• Sexual intercourse with a male partner who has had many other sexual partners or whose sexual health status is otherwise unclear
  • Using antibiotics or birth control pills
  • Diabetic women who experience frequent yeast infections
  • Women with weakened immune systems, such as those with HIV/AIDS and those receiving cancer treatments.

As more bacterial vaginosis and yeast infection cases are diagnosed each year, it is essential to be aware of the symptoms so that these conditions can be treated as early as possible.

Treatment options

bacterial vaginosis vs yeast infection treatment

Bacterial Vaginosis

Although it is not curable, you can treat bv with antibiotics or bacterial vaginosis home remedies. It will prevent the infection from spreading to other parts of the body.

Standard treatment options include:

- A seven-day course of antibiotics used either orally or applied directly inside the vagina.

- The doctor may give prescription medication like vaginal gels or creams containing either metronidazole or clindamycin to insert one time directly into the vagina.

Yeast infections are typically treated with antifungal creams or suppositories inserted directly into the vagina.

Some women choose to use home remedies like plain yogurt inserted into the vagina daily to help fight off the yeast infection.

Antibiotics, such as metronidazole (Flagyl), can be given in pill or cream form. It's advisable to discuss all treatment options with a doctor to determine the best course of action. The doctor may also help determine if birth control pills could cause repeated yeast infections.

Yeast Infection

Antifungal medications are used to treat vaginal yeast infections. These medications can be applied inside the vagina or taken by mouth. It is also a good idea to use non-soap cleansers on your body and change your underwear, bathing suit, and bed linens often.

If symptoms of a yeast infection persist for more than two weeks or worsen, it is recommended to seek immediate medical attention. The medication for vaginal infection include:

Clotrimazole- Can either be inserted into the vagina or taken orally. This medication may improve symptoms within a few days, depending on the severity of the infection.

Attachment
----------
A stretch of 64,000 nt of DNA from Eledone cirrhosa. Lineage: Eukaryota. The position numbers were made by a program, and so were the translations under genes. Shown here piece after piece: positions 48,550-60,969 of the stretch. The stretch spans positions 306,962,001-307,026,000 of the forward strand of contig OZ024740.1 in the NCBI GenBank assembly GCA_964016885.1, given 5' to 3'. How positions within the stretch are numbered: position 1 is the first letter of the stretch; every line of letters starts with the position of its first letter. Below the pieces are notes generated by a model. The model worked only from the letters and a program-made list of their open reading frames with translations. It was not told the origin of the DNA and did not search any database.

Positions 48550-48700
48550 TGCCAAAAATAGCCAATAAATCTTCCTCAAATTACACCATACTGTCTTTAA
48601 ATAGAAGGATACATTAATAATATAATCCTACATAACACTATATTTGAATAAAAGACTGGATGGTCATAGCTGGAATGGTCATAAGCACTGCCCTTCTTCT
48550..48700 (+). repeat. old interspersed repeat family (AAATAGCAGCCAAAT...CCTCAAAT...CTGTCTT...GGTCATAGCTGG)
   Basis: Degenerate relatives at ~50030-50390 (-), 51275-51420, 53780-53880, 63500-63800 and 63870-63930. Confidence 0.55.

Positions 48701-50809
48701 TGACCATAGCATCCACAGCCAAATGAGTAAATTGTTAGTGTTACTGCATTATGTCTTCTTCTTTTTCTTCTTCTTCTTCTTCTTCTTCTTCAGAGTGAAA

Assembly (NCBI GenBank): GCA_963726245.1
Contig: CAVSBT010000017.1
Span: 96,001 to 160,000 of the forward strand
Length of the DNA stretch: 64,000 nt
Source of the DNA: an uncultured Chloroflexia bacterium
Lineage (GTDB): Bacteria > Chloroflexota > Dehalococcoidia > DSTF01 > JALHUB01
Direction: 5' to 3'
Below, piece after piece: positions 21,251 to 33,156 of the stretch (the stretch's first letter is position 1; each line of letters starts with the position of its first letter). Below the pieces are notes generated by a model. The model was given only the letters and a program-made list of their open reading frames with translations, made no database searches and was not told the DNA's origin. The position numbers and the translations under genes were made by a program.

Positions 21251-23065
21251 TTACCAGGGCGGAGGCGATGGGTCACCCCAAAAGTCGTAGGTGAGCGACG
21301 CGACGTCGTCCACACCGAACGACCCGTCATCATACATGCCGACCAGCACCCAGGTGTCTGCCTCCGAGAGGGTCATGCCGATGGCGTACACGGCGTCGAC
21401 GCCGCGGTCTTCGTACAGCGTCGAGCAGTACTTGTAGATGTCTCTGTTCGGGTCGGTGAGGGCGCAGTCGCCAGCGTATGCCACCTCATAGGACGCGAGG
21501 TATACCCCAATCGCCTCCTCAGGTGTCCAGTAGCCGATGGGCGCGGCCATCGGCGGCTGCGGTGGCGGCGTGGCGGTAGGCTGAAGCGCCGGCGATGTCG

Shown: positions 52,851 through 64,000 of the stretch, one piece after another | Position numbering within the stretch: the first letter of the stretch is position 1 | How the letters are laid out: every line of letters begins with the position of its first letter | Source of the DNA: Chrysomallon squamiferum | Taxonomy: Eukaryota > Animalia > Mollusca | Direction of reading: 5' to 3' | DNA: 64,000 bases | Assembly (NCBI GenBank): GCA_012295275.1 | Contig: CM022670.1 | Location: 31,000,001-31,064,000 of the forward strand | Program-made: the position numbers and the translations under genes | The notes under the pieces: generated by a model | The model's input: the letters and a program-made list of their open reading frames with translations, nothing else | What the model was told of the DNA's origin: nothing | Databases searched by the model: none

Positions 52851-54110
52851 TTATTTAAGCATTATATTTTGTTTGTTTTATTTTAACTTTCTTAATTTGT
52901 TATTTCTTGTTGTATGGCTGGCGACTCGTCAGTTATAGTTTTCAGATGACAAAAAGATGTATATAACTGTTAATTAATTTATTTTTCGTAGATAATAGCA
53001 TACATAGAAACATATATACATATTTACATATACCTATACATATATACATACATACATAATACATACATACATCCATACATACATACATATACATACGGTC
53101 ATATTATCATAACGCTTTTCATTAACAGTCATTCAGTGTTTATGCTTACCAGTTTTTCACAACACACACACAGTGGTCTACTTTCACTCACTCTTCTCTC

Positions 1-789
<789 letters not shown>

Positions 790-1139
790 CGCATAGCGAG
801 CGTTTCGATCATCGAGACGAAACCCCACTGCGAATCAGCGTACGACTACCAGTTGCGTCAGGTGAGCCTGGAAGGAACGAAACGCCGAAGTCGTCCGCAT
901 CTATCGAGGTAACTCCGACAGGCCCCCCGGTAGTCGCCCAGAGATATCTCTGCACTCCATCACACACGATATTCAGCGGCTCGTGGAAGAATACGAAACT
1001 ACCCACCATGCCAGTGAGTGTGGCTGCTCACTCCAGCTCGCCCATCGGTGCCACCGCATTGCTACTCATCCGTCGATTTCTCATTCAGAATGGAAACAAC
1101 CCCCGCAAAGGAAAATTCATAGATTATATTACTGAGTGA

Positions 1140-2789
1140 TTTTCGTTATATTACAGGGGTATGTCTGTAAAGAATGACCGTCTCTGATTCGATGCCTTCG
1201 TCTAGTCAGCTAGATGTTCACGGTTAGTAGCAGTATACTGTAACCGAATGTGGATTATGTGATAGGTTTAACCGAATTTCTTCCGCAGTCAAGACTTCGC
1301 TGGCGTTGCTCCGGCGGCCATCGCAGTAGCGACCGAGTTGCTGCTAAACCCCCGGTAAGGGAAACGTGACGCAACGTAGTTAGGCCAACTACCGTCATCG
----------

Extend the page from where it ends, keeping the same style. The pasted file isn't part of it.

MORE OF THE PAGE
Miconazole: Available as an over-the-counter vaginal cream to treat yeast infections and is also available as a prescription pill for those who cannot tolerate creams.

How Can You Tell the Difference Between BV and a Yeast Infection?

vagina health

It can be challenging to tell the difference between yeast infection vs. bacterial vaginosis, especially in women who have had more than one yeast infection.

One of the most effective ways to distinguish between the two conditions is their symptoms. Bacterial vaginosis has a foul fishy odor and the other symptoms, while yeast infections do not.

BV also causes vaginal itching and burning, while yeast infections do not.

However, both conditions can co-occur since different microorganisms cause them.

One way to make an accurate diagnosis as quickly as possible is to schedule a visit with your healthcare provider, as they will be able to recommend the best course of action for treating your symptoms.

If you're still unsure, take a home pregnancy test as this can also be a sign of either condition and distinguish between the two.

Bacterial Vaginosis (BV) is an infection caused by bacteria, and A yeast fungus causes yeast Infection (YI). Bacterial vaginosis is characterized by a grayish-white discharge that looks like cottage cheese. It can also cause burning during urination, itching around the outside of the vagina, and an unpleasant fishy smell.

Yeast Infection has no distinct odor but causes itching and irritation of the vaginal area and pain to relieve pressure (usually accompanied by a thick, white discharge that resembles cottage cheese).

Does BV Go Away on Its Own?

consult with doctor

Vaginitis (Bacterial Vaginosis) often goes away on its own within three months of treatment, but some women may experience symptoms again later. You can prevent it by taking antibiotics. However, if you have had more than four recurrences in a year, see your doctor make sure you don't have an underlying health issue.

Taking your medicines as prescribed is essential, but it's up to you to reduce your risks of an infection in the future. Here are a few tips for preventing vaginitis:

Wear cotton underwear and loose-fitting clothing. Avoid using feminine hygiene sprays or douches. Cleanse from front to back after using the bathroom.

Conclusion

With many ways to distinguish between BV and YI, it is essential to consider symptoms and treatment options to make an accurate diagnosis. Once the condition has been diagnosed, it is critical to carefully follow the doctor's instructions to avoid contracting the same infection again.

If you are looking for more information on medications available to treat yeast infections and bacterial vaginosis, make an appointment with your primary care provider or OBGYN today.

If left untreated, bv and yeast infections can pose a severe health risk for women of childbearing age. If ignored, symptoms may be powerful enough to cause infertility problems down the road.

Bacterial vaginosis is not life-threatening; however, it does increase the chance of contracting an STD such as HIV. There are effective treatment methods available, so you should not put off getting the help you need. It will help reduce your suffering and lower your chance of contracting an STD or infertility problems later in life.